After a hearing on this charge, the trial examiner found that the lay-off was motivated by economic considerations and did not amount to an unfair labor practice. On review, the Board reversed the trial examiner and found that the lay-off amounted to an unfair labor practice in violation of Sections 8(a) (3) and 8(a) (1).
The Board's conclusions are binding upon this Court if supported by substantial evidence. 29 U.S.C. § 160(e); Universal Camera Corp. v. N.L.R.B., 340 U.S. 474, 71 S. Ct. 456, 95 L. Ed. 456 (1951); N.L.R.B. v. Tru-Line Metal Products Co., 324 F.2d 614 (6th Cir. 1963), cert. denied, 377 U.S. 906, 84 S. Ct. 1167, 12 L. Ed. 2d 177 (1964). However, it is our opinion that the trial examiner's findings were correct and that the record does not contain substantial evidence to support the Board's findings.
Clearly, a company may curtail its work force for economic reasons, notwithstanding the plant employees' union representation or organizing efforts. N.L.R.B. v. Murray Ohio Mfg. Co., 326 F.2d 509 (6th Cir. 1964). Here, the company failed to obtain an expected expansion loan and about the same time decided to sell the plant. Both of these events occurred before any union activities were commenced. Indeed, Barnwell's vice president informed the Erin employees of the decision to sell before the company knew of any overt union activity.
The Board apparently placed considerable weight on Barnwell's anti-union actions, most of which occurred outside the statutory period. It is true that activities outside the statutory period may be used as evidence to shed light on events which occur within that period. Local Lodge No. 1424, Int'l Ass'n of Machinists, AFL-CIO v. N.L.R.B., 362 U.S. 411, 80 S. Ct. 822, 4 L. Ed. 2d 832 (1960). But, the fact that an employer harbors an anti-union bias cannot be used to contaminate its every subsequent act. There is no evidence of substance to link the anti-union bias of Barnwell to the lay-off of employees at its Erin plant.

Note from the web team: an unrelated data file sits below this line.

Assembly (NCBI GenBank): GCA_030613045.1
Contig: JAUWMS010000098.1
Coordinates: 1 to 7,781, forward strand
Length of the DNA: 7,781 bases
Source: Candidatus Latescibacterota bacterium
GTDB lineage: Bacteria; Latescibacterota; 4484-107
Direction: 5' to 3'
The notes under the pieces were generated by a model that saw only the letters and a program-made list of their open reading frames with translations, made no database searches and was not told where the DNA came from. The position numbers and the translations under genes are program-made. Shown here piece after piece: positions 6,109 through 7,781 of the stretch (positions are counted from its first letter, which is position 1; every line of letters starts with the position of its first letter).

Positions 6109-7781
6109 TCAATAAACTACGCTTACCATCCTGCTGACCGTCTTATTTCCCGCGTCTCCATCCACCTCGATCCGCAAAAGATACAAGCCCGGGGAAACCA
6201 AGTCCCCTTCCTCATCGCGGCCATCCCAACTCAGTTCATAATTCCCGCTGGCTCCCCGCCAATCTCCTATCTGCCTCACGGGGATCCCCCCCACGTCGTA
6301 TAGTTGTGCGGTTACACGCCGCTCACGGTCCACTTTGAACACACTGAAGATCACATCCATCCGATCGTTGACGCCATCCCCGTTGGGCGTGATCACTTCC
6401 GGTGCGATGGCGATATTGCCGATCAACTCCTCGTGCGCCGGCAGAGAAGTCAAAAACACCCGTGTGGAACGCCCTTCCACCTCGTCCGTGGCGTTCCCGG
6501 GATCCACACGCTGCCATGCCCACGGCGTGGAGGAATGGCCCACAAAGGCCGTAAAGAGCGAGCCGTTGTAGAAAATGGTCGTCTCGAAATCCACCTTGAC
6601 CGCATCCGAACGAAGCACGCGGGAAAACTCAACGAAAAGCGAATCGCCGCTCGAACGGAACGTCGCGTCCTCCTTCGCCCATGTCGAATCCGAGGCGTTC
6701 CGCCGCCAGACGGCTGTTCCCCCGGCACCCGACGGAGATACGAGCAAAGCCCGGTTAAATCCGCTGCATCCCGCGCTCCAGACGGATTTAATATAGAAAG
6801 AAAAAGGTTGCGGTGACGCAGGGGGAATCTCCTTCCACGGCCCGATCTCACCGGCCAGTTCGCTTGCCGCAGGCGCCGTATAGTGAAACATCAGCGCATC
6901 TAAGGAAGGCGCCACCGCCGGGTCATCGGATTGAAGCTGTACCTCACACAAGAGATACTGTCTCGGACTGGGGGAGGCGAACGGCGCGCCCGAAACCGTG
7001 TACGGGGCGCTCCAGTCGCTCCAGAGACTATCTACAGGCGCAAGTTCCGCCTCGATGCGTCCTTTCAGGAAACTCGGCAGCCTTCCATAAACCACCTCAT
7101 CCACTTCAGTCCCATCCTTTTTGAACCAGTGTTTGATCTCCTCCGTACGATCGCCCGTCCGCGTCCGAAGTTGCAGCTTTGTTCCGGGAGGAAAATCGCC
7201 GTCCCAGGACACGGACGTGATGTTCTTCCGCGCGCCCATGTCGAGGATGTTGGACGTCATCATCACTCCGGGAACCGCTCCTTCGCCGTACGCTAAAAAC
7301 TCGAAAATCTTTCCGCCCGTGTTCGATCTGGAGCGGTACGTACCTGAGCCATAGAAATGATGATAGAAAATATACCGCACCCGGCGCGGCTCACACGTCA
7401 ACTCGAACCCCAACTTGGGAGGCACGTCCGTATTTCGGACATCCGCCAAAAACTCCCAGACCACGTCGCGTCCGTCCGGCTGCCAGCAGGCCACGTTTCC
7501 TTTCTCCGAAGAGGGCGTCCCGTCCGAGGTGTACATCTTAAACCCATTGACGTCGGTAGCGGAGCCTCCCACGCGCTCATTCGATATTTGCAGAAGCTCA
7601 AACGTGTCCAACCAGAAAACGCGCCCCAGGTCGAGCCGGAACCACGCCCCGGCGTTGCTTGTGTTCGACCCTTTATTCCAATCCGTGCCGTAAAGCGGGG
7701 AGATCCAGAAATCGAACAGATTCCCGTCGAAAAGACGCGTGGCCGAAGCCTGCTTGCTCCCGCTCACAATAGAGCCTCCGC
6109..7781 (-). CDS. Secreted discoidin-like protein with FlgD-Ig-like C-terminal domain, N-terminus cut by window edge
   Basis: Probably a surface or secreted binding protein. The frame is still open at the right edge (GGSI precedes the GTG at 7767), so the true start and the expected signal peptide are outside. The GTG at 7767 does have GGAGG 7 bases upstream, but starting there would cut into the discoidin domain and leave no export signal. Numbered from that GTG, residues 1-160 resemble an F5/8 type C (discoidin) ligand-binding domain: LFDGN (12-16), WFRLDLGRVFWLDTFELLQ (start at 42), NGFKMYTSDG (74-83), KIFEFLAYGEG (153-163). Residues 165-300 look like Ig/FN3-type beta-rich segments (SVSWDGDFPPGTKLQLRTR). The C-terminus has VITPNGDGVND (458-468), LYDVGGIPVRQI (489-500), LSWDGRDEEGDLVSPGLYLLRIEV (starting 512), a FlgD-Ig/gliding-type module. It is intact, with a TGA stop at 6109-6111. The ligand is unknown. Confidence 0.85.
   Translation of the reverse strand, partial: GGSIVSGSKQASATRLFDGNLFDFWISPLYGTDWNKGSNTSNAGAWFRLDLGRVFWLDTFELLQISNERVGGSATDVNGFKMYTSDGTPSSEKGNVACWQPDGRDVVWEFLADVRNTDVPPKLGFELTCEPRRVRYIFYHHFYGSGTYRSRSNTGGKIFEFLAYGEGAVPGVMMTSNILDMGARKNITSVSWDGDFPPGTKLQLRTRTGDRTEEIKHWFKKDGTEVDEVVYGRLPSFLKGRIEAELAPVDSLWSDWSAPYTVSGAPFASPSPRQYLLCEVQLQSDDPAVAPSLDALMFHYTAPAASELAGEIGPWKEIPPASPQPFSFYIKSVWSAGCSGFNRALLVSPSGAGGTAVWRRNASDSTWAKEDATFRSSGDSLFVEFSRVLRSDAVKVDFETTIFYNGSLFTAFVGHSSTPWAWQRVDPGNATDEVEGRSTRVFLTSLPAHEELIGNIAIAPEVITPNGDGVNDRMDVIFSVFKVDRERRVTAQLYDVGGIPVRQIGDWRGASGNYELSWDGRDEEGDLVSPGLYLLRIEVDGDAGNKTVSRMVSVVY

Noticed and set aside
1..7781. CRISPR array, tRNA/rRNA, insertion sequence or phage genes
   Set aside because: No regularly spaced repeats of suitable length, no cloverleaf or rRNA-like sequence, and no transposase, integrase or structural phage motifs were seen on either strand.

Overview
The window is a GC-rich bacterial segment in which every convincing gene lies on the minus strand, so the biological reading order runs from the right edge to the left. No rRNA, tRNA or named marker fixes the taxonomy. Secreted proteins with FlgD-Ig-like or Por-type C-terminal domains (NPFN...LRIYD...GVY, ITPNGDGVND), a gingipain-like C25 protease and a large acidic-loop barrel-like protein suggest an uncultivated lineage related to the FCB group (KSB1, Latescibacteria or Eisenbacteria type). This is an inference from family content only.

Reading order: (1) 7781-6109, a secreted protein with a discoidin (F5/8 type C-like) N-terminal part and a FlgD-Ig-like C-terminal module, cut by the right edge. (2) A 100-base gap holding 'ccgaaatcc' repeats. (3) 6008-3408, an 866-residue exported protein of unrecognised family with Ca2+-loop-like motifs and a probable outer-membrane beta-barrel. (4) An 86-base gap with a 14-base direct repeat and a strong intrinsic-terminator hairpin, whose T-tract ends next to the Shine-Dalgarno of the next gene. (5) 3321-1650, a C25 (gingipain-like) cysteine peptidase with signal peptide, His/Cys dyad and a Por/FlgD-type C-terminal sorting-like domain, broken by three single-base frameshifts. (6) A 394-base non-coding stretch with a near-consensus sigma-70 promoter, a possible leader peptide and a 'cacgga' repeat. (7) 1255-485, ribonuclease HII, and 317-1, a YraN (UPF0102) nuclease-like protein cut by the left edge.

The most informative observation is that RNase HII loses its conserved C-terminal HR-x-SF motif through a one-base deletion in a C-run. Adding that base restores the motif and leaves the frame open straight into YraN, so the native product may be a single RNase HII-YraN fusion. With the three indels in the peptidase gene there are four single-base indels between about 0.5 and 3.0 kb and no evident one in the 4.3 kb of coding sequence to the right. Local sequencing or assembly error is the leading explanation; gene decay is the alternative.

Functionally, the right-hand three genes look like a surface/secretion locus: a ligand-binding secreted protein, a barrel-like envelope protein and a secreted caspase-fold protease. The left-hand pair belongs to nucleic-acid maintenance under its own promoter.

Another charge of a violation of Section 8(a) (1) grew out of an incident which occurred when Marvin Rushing, an employee who had been laid off, was called back to fill in for an injured employee. Rushing asked his foreman, Charles Crews, if the work would be permanent and Crews replied in the affirmative. Crews then asked if he had abandoned his union membership and Rushing answered that he would "stick with the Union." Crews expressed his regrets, and Rushing was laid off again the following day. This was clearly a violation of the Act, and the Board properly so found. N.L.R.B. v. Bin-Dicator Company, 356 F.2d 210 (6th Cir. 1966); N.L.R.B. v. Camco, Incorporated, 340 F.2d 803 (5th Cir. 1965). Barnwell asserts that it had no notice of this charge and thus was prejudiced in defending against it. We find no merit in this contention.
The findings of the Board that Barnwell violated Section 8(a) (1) by the interrogation and discharge of Rushing are supported by the record and will be enforced. The findings of a violation of Sections 8(a) (3) and 8(a) (1) in the April 1 lay-off are not supported by substantial evidence and enforcement of the order entered thereon is denied.